Thursday, January 31, 2008

To Take Your Husband's Last Name or Not

Stressed Woman

Triathletes tend to be independent, progressive thinkers of fairly high intelligence. I’m not saying every triathlete fits this description, but more of my triathlete friends do than don’t. And most of them who didn’t get married young before they were set in their triathletic, independent ways have not been too successful at holding down a long-term relationship. They have a standardized routine, their own space, and a hard time allowing anyone to mess it up.

So what does this have to do with my ambivalence about taking my coachancé’s last name? Coachancé and I have been conditioned on the “give-and-take” side of life through college living; we didn’t have much trouble continuing to live this way as graduation wasn’t that long ago. We’ve never really had our own spaces, and have been changing up our routines on a semester system for several years. I want the heater on, coachancé doesn’t want to pay for it. So the heat comes on in one room of the apartment, designated as “Celia’s Sauna”.

So with all this lovey dovey give and take stuff, it seems like the issue of the married last name shouldn’t be an issue. Traditionally, the man gives the name, the woman takes the name. Case closed. But being one of those difficult people who’s a feminist when it comes to women’s rights, but likes dudes to open doors and lift heavy things for me, I can’t just accept this societal convention.

As far as I can tell, the tradition stems from the fact that a woman was once seen as a man’s property. When she married him, she became his, and the last name change signified just that. Their children were also his and took the man’s last name.

Genealogy is patriarchal, traced through the man’s roots. However, just because it’s been done for so long doesn’t mean it’s right. Most people go along with this convention simply because it’s easy; their family tree will be all messed up if they don’t. Or there is great importance placed on being seen as a whole family unit, indicated by a single last name. But why can’t it be the woman’s last name?

Then there’s the argument that the woman’s last name was yet another name that she didn’t choose dumped on her by a male. This is true, and there are a ton of women who hated their fathers and therefore had no problem taking their husband’s last name—in fact, that was their main perk in marriage.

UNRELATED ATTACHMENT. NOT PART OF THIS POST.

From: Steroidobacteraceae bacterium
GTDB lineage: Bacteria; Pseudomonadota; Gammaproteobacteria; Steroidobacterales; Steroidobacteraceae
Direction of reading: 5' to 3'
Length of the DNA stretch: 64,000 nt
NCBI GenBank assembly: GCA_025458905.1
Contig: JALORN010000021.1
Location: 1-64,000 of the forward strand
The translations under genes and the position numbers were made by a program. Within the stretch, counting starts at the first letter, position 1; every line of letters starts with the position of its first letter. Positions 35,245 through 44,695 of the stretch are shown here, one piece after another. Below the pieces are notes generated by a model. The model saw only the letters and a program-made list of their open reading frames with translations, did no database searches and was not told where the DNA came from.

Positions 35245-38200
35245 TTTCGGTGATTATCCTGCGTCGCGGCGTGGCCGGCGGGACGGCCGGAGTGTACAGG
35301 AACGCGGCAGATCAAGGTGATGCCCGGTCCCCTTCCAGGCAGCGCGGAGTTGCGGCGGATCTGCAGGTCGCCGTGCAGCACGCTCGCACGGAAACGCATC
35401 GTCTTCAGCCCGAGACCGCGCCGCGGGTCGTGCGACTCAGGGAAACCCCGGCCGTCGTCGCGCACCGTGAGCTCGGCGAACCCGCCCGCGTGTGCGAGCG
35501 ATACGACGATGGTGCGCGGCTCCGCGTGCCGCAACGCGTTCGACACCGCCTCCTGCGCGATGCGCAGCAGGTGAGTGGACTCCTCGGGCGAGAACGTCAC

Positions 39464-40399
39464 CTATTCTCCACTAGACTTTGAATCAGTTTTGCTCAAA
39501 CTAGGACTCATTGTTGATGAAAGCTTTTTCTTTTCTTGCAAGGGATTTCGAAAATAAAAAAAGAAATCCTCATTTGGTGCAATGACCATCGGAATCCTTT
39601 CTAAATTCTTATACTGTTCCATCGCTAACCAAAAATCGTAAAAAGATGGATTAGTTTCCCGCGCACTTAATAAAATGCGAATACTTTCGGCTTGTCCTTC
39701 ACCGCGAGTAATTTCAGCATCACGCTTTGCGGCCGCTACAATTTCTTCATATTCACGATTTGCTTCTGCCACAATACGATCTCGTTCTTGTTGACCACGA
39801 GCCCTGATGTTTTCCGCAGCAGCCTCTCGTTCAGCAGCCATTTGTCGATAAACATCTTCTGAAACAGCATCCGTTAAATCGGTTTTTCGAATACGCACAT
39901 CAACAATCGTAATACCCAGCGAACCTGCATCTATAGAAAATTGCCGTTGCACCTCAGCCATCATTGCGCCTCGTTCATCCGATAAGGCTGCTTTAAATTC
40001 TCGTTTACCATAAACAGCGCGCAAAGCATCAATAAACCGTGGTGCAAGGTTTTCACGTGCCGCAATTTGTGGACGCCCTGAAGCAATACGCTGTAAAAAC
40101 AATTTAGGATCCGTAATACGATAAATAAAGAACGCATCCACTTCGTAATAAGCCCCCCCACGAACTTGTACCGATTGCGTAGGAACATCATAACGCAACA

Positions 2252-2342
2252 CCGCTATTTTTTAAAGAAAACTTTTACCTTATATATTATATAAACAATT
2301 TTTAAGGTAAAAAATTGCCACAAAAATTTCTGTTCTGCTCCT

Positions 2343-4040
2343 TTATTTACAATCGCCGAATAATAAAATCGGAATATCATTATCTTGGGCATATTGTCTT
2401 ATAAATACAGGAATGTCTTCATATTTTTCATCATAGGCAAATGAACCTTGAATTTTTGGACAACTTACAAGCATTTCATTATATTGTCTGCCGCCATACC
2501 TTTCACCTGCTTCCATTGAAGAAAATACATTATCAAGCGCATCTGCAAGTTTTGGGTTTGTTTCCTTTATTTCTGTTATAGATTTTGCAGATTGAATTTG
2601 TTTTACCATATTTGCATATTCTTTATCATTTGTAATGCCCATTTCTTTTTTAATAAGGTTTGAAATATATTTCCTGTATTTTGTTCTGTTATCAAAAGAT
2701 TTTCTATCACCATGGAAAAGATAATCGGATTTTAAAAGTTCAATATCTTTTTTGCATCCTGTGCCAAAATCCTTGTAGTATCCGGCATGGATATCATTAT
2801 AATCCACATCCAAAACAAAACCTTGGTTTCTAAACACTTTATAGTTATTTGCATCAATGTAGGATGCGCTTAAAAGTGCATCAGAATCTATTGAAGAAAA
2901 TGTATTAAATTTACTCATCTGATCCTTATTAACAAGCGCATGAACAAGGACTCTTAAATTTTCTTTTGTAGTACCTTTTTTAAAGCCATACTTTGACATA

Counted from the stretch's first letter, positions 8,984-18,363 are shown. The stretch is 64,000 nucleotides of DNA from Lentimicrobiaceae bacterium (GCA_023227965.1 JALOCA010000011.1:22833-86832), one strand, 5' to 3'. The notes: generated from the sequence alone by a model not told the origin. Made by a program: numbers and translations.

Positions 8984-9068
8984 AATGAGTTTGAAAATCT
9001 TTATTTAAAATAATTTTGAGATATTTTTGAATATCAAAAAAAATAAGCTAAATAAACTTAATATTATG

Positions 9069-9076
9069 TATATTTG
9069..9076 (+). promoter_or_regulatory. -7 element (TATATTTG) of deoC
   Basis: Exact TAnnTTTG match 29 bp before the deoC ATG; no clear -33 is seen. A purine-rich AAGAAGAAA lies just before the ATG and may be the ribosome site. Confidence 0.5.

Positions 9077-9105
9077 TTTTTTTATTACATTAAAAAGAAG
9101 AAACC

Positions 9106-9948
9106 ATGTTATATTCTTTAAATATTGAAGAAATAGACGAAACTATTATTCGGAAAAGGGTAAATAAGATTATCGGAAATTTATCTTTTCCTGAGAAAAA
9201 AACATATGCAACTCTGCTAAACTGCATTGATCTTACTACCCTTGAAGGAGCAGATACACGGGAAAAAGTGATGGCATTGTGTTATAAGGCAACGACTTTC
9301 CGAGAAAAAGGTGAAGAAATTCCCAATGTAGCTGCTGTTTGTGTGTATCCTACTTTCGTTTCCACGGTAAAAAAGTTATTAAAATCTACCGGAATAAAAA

Or there are women who find their last names too long, or they’re always mispronounced. Therefore Angie Stephanopolous will gladly change her name to Brown when she marries Fred Brown. Or there are women who have already gained notoriety in their given field with their maiden name and choose to keep it. But why does it always have to be the woman’s decision? Why aren’t men agonizing about whether or not they should take their wife’s last name?

I don’t fit any of these examples. I love my last name; it lets me pretend that I am Italian, and it’s always been easy to tell if callers were telemarketers or not. I also love my dad.

I agree with the idea that a family should have a single last name so they may present themselves as a strong unit. At this point, however, hyphenated last names are so ubiquitous that the chances of my hyphenated kids marrying other hyphenated kids and having a ridiculous amount of names to sift through are great.

Then there’s the option of combining last names, like Los Angeles City Mayor Antonio Villaraigosa—Villar- from Antoino, -Raigosa from his wife. But if you do that, don’t you stop your family tree in the middle of its growth?

I honestly have no answers here. Coachancé is always perfect and supportive of whatever I choose to do, although I know it would probably make him sad somewhere under his calm exterior if I didn’t take his name. And that’s another reason why women relent—because they don’t want to hurt their loved one. But why don’t we feel hurt if they reject our names?

I just know that I am a stubborn triathlete educated in a very liberal school who won’t accept “tradition” as the final answer for everything—except for having dudes open doors for me. It’s just nice.


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